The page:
It’s a week since the Lindt Cafe siege took place opposite Channel Seven’s studios in Sydney’s Martin Place. marie claire is meeting with Sarah Stinson, the station’s executive producer of ratings favourites The Morning Show and The Daily Edition, and she admits the energy in the office has suffered.
“As journalists we’re taught not to let our emotions get involved,” says Stinson, recalling that it was The Morning Show hosts, Kylie Gillies and Larry Emdur, who broke the news to a shocked nation of the hostage situation unfolding across the plaza. “The journo in me kicked in and I thought, ‘We’ve got to follow this story.’” But as executive producer, Stinson is responsible for a team of up to 30, so she closed the set and moved the staff off site.
It’s that gut instinct, complemented by talent, tenacity and curiosity, that has seen her rise from an intern at Channel Nine to researcher on the Today show, then producer on A Current Affair. In 2005, she moved to Seven to become chief of staff on Today Tonight before landing the EP gig on The Morning Show in 2010, making her one of the most senior women in Australian television news.
“It’s the perfect industry for me to be in because I’m genuinely interested in the world and what happens. I’ve always been an observer,” declares Stinson, whose back- ground has seen her cover groundbreaking news stories, land exclusive interviews, and hide more cameras than she can remember.
A self-confessed “news junkie’’, Stinson turned a month of work experience at Nine into a year of learning. “I created jobs for myself. I just loved it and I was learning about the environment and the culture. I’d love how arguments would go on, then they’d make up – it was a blokey culture, but I can work with men and it was the best training because [now] nothing shocks me at all.”
Stinson’s first paying job was managing the autocue for late newsreader Ian Ross. That led to a role as production assistant/ junior editor at Today. “I was so bad at edit- ing. Terrible. But if I don’t know something I find out how to do it and I ask the right questions.” Taking the initiative, Stinson was able to expand her roles and she is now the only female TV executive with two daily life- style television shows under her guidance, and looks for that same drive in members of her own team. “I love it when people create opportunities to make the show better as long as they deliver on their actual position. No-one just does the minimum anymore. You’ve got to exceed expectations with everything you do.”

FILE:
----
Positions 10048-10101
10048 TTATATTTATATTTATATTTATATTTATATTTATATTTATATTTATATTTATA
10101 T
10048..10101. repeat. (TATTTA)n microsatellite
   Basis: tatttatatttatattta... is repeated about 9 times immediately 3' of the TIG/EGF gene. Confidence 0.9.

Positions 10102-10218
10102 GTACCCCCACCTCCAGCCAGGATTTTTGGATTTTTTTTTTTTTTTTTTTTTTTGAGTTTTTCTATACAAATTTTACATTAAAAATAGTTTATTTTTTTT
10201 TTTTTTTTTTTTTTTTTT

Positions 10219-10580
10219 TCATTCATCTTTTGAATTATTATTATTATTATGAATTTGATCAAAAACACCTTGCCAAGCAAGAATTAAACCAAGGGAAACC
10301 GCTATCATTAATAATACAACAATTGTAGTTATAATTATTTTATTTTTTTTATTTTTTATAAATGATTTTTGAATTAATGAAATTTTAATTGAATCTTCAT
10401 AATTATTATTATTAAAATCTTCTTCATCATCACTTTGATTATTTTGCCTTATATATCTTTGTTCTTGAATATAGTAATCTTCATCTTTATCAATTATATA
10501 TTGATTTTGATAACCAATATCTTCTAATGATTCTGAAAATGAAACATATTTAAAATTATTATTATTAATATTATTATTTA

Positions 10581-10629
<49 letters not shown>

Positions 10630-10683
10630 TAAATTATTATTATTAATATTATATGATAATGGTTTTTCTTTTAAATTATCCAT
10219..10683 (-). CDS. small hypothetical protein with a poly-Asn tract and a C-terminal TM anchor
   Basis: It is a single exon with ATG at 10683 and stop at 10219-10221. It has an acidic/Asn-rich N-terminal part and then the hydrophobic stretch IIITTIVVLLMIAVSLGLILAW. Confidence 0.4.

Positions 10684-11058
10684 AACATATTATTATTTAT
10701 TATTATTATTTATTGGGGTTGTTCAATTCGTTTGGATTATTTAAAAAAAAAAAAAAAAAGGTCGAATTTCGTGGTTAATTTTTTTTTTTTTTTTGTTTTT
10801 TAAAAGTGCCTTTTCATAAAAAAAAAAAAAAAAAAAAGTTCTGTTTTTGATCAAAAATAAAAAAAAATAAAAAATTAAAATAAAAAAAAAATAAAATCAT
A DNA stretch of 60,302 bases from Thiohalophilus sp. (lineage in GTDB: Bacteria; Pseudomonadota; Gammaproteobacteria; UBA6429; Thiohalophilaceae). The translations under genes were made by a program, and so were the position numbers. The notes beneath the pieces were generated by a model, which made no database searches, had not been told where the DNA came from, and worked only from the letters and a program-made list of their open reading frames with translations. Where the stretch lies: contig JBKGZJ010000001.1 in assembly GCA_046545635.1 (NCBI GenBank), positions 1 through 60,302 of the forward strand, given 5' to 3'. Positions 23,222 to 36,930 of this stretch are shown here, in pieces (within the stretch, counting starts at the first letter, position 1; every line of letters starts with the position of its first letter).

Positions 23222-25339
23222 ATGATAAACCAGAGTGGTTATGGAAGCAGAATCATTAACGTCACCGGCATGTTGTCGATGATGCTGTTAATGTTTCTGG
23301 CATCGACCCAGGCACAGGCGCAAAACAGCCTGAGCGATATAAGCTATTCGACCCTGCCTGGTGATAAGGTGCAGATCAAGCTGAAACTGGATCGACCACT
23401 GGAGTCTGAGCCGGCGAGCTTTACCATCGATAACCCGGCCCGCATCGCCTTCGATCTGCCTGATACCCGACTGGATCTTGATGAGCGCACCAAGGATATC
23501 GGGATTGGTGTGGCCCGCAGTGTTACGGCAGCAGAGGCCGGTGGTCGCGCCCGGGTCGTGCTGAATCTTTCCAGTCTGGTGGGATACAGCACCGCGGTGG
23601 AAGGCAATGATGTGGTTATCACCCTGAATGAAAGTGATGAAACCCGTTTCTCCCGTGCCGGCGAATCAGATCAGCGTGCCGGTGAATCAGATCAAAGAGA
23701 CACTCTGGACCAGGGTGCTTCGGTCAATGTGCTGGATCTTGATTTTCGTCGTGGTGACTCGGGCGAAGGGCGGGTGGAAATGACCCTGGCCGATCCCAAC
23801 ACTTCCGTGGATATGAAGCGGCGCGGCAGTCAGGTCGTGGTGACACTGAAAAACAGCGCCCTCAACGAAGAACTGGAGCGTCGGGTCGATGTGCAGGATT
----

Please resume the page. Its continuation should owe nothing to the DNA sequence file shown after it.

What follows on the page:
Stinson’s accomplishments impress in an industry that is very tough and highly scrutinised. “We’re constantly evolving because there are so many dif- ferent places we can take the program,” she explains. “We’ve always got side projects on the go within what we do.”
One of those projects was The Daily Edition. Although the afternoon lifestyle show was launched against the odds in 2013, when many programs were being axed, it has gone on to be a lucrative money-spinner for the Seven Network. But it isn’t something Stinson takes for granted. “We treat every day as if we’re the underdogs. I’m extremely competitive, but mostly with myself – so I’m always looking for ways to improve what we do and how we do it.”
Citing a “no bullshit” way of telling stories as the recipe that gets return viewers and advertisers, plus an eye for innovation, Stinson isn’t afraid of the competition raising the stakes.
“I want them to stay on air and I want them to improve because we need to be more competitive in Australian media. Complacency doesn’t help the industry evolve; a bit of healthy competition can only improve the quality of what we’re giving viewers.”
Stinson reveals she encourages a “Raise, Resolve, Move On” manifesto among her staff. “If you’ve got an issue, raise it, we’re going to fix it and move on. Office politics doesn’t have a life here.”
“You’ve got to exceed expectations with everything you do”
For many, the pressure of overseeing three and a half hours of live television a day would be too much, but Stinson takes it all in her savvy stride, although work days are exceptionally long. She has scanned the newspapers and read the headlines every morning by 6am in preparation for her first production call. And while technology means she isn’t tied to her desk all of the time, it’s not unusual for her to be troubleshooting and brainstorming ideas until well after midnight. Future talent development is another focus for Stinson. As well as her own team, she co-runs a mentoring group for young females working across television, radio, print and online, help- ing them with everything from career advice, to office politics, to making con- tacts within the industry.
“It’s definitely a lifestyle. There’s always pressure, but I don’t freak out because if something goes wrong, I’ll fix it. I’m 35 – it’s taken me a while, but I’ve worked out nothing in life goes to plan. And I use my instinct. If ratings are slightly down I’ll work out how to raise them – it’s a good kick in the arse.”
With longevity in the industry in mind, Stinson and her team will continue to prove their mettle with enterprising projects in line for 2015. “I like to think in terms of short-, medium- and long-term goals. I want to shake things up, bring in new talent ... there may be another show and I like that challenge. I’ll never become complacent; I’m too hard on myself. Who knows what the future holds? Right now, I am incredibly grateful to work in an industry I love, with people I adore.”